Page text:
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Dupuytren's Disease

Dupuytren’s Disease (also referred to as Dupuytren’s contracture) is a common condition affecting the hand (and sometimes the feet).

Hard nodules/ lumps appear just beneath the skin in the palm of the hand and in some cases form thick cords which can prevent the fingers from straightening fully.

Why does it occur?

The cause is unknown, however, it is more common in individuals of Northern European decent and often runs in families. Dupuytren’s tends to affect people aged 40-60years and is more common in males than females.

There are some links with diabetes, smoking and high alcohol intake but many people affected have none of these.

Despite popular belief there are no links with heavy manual work.

Sometimes Dupuytren’s may appear /its progress accelerates following an injury/ surgery to the hand or wrist.

What are the symptoms?

Dupuytren’s begins with hard lumps/ nodules in the palm of the hand which can be slightly uncomfortable in the early stages. It may then form thick cords that extend into the finger and can prevent the finger from straightening fully. It can affect one or more fingers – most commonly the little and ring fingers.

What tests might be done?

Doctors do not need to perform tests/ X-rays to diagnose Dupuytren’s disease but they may measure the degree to which your fingers are affected/ contracted to determine whether it requires surgical intervention. Surgery is not recommended if the fingers can be fully straightened.

What is the treatment?

There is no cure for Dupuytren’s but there are treatments that can be performed to destroy/ remove the offending cords and straighten the finger(s). You will need to discuss the most appropriate course of treatment with your surgeon.

Non-Operative Treatments include:

  • Splinting: not shown to be successful particularly in advanced/severe Dupuytren’s
  • Steroid Injections / Collagenase Injections: The aim of which is to break down the Dupuytren’s cord though injecting solution into the hand. The surgeon may then manually straighten the affected finger(s)

Operative Treatments include:

  • Fasciotomy : This involves dividing the Dupuytrens Cord by making a small cut in the palm/ finger / both. Can be done under local anesthetic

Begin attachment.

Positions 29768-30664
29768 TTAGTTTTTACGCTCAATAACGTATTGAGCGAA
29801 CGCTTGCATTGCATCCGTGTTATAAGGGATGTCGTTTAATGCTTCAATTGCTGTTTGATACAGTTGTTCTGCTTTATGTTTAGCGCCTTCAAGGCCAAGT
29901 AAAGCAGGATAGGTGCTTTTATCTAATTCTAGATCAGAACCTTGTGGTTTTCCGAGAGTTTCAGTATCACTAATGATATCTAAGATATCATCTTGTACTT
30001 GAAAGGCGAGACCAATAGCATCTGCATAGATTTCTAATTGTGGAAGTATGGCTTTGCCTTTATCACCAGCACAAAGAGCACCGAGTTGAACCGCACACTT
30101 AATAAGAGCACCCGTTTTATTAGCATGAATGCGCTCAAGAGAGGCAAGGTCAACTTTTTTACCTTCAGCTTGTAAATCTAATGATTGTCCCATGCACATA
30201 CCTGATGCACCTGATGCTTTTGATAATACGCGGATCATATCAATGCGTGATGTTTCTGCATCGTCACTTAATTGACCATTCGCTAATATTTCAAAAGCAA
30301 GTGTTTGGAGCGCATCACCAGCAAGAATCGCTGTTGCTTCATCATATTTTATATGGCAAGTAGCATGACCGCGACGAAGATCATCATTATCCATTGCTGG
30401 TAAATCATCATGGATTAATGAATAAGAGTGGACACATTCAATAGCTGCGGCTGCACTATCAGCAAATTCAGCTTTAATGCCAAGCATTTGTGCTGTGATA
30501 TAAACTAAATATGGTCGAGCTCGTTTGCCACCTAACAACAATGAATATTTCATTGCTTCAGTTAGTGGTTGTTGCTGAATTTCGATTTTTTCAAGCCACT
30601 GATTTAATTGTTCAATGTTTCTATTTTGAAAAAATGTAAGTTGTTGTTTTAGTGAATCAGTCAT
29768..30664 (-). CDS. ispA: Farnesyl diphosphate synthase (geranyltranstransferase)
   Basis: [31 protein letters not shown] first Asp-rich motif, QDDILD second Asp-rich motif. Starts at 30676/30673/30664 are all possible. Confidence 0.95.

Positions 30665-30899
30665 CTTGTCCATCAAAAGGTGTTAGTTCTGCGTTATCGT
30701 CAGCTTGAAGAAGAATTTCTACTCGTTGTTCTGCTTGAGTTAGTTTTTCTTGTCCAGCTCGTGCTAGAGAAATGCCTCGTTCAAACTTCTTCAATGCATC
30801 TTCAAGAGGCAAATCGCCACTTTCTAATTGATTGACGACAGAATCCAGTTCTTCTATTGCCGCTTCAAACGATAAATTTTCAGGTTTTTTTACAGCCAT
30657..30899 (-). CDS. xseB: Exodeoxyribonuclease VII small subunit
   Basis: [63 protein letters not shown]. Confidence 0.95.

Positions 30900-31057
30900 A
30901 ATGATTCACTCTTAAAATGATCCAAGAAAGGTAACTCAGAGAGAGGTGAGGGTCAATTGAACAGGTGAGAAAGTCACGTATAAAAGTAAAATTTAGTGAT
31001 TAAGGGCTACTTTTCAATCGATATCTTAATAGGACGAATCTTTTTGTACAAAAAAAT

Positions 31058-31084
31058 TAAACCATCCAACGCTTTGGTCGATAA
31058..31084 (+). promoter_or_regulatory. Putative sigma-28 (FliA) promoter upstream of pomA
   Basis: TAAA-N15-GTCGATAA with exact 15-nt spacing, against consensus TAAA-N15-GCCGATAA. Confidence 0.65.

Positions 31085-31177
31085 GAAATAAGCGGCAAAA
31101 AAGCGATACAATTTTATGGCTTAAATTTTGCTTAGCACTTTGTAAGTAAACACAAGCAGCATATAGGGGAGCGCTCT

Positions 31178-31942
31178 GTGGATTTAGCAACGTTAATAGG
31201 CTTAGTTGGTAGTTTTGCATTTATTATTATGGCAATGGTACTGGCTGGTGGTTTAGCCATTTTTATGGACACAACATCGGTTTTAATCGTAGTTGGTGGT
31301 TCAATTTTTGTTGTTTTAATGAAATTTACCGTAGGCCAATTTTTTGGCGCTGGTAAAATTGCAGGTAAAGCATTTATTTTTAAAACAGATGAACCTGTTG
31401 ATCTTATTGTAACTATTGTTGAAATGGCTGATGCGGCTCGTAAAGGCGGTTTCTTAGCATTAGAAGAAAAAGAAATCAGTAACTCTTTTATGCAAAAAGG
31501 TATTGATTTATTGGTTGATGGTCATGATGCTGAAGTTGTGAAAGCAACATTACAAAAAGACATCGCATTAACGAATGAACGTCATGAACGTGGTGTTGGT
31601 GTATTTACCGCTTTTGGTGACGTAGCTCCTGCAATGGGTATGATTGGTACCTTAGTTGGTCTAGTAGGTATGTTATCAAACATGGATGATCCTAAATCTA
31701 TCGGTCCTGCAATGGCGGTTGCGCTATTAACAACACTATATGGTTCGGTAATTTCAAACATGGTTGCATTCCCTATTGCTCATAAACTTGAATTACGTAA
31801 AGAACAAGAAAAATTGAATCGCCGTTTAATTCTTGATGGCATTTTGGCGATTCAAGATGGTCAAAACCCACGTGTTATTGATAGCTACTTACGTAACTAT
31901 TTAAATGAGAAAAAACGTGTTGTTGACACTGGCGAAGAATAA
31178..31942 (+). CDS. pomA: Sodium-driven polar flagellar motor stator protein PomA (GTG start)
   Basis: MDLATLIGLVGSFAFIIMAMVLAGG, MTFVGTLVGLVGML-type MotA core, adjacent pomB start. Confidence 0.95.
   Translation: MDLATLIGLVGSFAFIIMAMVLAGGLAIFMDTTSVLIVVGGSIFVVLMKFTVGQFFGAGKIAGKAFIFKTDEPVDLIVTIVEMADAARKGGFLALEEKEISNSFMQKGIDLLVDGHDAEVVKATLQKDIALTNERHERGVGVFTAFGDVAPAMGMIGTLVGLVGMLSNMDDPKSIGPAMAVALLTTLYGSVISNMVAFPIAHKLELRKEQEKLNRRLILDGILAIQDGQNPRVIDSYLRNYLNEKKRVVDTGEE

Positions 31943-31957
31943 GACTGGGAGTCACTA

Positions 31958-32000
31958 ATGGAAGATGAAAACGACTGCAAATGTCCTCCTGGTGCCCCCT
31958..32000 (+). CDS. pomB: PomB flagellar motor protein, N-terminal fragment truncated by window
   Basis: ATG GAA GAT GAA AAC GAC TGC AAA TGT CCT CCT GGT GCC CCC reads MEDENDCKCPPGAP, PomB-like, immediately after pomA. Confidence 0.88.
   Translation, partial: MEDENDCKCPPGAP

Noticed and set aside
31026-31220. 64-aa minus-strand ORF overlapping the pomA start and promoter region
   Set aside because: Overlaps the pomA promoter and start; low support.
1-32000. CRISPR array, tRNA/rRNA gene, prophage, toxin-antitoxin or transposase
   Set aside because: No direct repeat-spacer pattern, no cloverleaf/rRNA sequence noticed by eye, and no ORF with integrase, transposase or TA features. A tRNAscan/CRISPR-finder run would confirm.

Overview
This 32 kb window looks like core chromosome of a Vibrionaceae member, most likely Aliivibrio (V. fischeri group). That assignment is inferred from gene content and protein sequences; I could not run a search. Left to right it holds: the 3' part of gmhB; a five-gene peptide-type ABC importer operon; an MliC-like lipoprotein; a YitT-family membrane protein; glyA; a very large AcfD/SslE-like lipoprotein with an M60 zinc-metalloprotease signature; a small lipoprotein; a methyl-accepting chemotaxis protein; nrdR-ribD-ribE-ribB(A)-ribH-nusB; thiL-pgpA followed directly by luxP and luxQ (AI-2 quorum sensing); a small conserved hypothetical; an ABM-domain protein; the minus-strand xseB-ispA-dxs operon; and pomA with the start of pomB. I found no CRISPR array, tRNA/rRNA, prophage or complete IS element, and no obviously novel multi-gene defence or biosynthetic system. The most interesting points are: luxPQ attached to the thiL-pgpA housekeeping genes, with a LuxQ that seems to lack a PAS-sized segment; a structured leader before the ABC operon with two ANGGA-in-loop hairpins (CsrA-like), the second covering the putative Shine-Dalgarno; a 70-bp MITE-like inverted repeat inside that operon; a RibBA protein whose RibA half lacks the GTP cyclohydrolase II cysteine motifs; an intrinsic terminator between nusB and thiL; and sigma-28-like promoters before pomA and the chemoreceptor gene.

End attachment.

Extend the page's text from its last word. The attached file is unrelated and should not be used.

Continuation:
• Fasciectomy : This involves an operation where an incision will be made in the palm (normally zig-zag in shape) and the cord will be divided and removed and the finger(s) then straightened
  • Dermo-fasciectomy: For severe contractures a skin graft (normally from the upper arm) may be taken to fill particularly damaged areas of skin in the palm

What to expect after your operation.

Fasciectomy surgery is normally performed as day case surgery under a general anaesthetic or a regional block (where the arm is made numb using an injection).

You will be sent home with thick bulky dressings in order to keep your fingers straight.

You will be seen by a Hand Therapist within 3-5 days of your surgery who will remove the dressings and apply smaller ones to enable your fingers to move freely. They will also provide you with a splint that is needed after the surgery to make sure the affected finger(s) stay straight.

Stitches will be removed 10-14 days after your operation.

You will need to wear this splint at night time for around 10-14 weeks after your surgery to ensure that whilst the hand heals your finger remains straight.

Things to consider before having a Fasciectomy:

There are some risks attached with surgery that should be considered and discussed:

  • Risk of infection.
  • Risk of disease re-occurring
  • The finger may not go back fully straight – particularly if it involves the middle joint of your finger.
  • Risk of nerve injury causing tingling or numbness on one side of the finger through surgery.
  • Risk of Reflex Sympathetic Disorder (RSD). Can also be known as Chronic Regional Pain Syndrome (a malfunction of the nervous system that controls your pain).
  • Risk of problematic scar tissue. After the operation there is a risk that you may have problems with scarring including tender/ sensitive scarring. Thick/ hard scarring causing reduced movement.

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